Movie review: ‘Dorothy’s Return’ to Oz is 2nd rate
Transported back to Oz by a magical rainbow, Dorothy (Lea Michele) and Toto head for the Emerald City and again gather new friends.
A year after Sam Raimi’s mediocre “Oz the Great and Powerful,” the streak continues with “Legends of Oz: Dorothy’s Return,” an average, likable enough tale hampered by second- (or even third-) rate animation that borders on creepy.
Set many years after the Wicked Witch of the West’s demise yet merely the next morning in Kansas time, the film’s impetus involves the Scarecrow (voiced by Dan Aykroyd), Tin Man (Kelsey Grammer) and Lion (James Belushi) held captive by the ambiguously evil Jester (Martin Short).
Transported back to Oz by a magical rainbow, Dorothy (Lea Michele) and Toto head for the Emerald City and again gather new friends, this time to save their old ones.
Composing the chemistry-rich B Squad are an obese owl (Oliver Platt), a marshmallow soldier (Hugh Dancy), a china doll princess (Megan Hilty) and a repurposed tree that looks like the StubHub Ticket Oak with bad teeth (Patrick Stewart).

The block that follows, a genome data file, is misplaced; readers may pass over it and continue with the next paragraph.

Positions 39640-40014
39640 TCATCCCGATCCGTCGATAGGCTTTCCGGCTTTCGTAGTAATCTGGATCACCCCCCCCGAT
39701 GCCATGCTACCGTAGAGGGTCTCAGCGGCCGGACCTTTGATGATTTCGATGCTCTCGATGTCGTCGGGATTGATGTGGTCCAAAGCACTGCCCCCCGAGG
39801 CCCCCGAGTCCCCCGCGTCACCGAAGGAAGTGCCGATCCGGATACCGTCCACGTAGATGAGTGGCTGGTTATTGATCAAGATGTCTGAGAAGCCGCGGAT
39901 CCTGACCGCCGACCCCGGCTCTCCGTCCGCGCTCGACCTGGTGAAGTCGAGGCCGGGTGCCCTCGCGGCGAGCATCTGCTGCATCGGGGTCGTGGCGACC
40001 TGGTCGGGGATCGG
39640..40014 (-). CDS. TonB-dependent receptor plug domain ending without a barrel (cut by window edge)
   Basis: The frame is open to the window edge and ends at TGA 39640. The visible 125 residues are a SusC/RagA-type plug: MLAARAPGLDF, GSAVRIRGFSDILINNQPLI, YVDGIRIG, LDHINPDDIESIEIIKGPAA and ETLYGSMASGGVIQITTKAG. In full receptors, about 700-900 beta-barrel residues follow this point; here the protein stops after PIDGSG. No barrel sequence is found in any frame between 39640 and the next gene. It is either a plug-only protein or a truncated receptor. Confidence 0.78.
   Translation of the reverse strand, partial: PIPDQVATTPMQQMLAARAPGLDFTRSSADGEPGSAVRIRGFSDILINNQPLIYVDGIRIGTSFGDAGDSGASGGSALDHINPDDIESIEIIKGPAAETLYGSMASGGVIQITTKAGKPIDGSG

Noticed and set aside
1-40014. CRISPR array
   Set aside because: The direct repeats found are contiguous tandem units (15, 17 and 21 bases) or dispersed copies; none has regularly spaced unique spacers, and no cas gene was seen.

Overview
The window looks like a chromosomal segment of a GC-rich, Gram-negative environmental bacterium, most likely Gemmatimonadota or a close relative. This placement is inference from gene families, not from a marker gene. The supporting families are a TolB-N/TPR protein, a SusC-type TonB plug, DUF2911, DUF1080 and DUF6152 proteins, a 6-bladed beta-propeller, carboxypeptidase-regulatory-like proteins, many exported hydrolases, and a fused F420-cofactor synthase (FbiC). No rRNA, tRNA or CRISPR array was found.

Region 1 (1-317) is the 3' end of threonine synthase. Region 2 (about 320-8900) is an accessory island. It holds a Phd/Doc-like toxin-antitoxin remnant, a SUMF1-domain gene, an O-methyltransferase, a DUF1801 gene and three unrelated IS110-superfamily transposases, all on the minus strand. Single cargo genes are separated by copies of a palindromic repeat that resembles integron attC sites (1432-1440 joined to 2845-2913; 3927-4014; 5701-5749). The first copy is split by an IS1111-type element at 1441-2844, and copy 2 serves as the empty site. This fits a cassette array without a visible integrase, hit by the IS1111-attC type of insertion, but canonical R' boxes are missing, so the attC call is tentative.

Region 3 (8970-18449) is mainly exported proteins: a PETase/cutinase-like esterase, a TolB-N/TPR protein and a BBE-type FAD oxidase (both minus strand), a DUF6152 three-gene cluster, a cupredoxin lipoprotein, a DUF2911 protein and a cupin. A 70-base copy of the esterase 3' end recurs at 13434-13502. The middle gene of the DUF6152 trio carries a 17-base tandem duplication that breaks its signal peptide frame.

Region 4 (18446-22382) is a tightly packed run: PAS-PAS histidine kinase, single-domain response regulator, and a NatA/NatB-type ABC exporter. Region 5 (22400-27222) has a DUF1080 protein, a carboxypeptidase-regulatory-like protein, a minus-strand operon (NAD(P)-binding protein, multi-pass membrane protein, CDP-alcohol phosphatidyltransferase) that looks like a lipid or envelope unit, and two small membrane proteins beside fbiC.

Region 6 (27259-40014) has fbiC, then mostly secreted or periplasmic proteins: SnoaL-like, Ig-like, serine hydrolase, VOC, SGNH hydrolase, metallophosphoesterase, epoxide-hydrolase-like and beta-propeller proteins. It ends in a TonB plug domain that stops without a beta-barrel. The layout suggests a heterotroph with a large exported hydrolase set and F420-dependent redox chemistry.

When so moved, they belt out ballads ranging from lackluster (Bryan Adams and Jim Dooley’s contributions) to Disney Princess quality (Tift Merritt’s “Even Then”), though the odds of any reaching “Let It Go” status are blessedly low.
While never boring, with the exception of an inspired candy courtroom scene with a Circus Peanut gallery and a jury of one’s Peeps, the film’s humor is limited to the Jester’s manic dialogue, little of which elicits a giggle.
Mostly, “Legends of Oz” is one more outing with familiar characters that neither adds to nor tarnishes the land’s good name.
Until a worthy successor arrives, it’s best to stick with the original.
Grade: C. Rated PG. Playing at the Beaucatcher, Biltmore Grande and Carolina Asheville.
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